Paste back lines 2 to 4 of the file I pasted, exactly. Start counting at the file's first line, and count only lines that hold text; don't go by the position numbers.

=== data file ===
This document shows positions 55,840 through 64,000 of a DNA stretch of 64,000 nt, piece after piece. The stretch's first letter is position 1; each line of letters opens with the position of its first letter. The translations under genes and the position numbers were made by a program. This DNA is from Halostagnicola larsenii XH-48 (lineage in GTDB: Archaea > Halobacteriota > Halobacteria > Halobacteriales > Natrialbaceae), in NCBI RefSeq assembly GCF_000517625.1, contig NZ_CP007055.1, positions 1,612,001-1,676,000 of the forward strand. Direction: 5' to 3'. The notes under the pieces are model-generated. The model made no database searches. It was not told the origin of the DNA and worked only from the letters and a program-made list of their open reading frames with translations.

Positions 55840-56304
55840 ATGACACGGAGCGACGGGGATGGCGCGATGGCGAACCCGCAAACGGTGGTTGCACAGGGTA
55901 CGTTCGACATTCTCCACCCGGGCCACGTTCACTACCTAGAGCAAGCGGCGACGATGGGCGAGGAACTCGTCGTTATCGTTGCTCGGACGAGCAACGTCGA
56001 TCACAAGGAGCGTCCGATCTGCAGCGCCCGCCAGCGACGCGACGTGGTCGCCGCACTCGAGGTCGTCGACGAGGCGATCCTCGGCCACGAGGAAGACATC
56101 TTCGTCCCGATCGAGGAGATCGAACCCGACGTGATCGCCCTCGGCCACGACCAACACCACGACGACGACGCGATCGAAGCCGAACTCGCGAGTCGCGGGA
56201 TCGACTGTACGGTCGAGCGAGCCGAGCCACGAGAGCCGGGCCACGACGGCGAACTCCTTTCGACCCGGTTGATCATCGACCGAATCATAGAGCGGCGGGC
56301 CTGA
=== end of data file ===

Positions 55840-56304
55840 ATGACACGGAGCGACGGGGATGGCGCGATGGCGAACCCGCAAACGGTGGTTGCACAGGGTA
55901 CGTTCGACATTCTCCACCCGGGCCACGTTCACTACCTAGAGCAAGCGGCGACGATGGGCGAGGAACTCGTCGTTATCGTTGCTCGGACGAGCAACGTCGA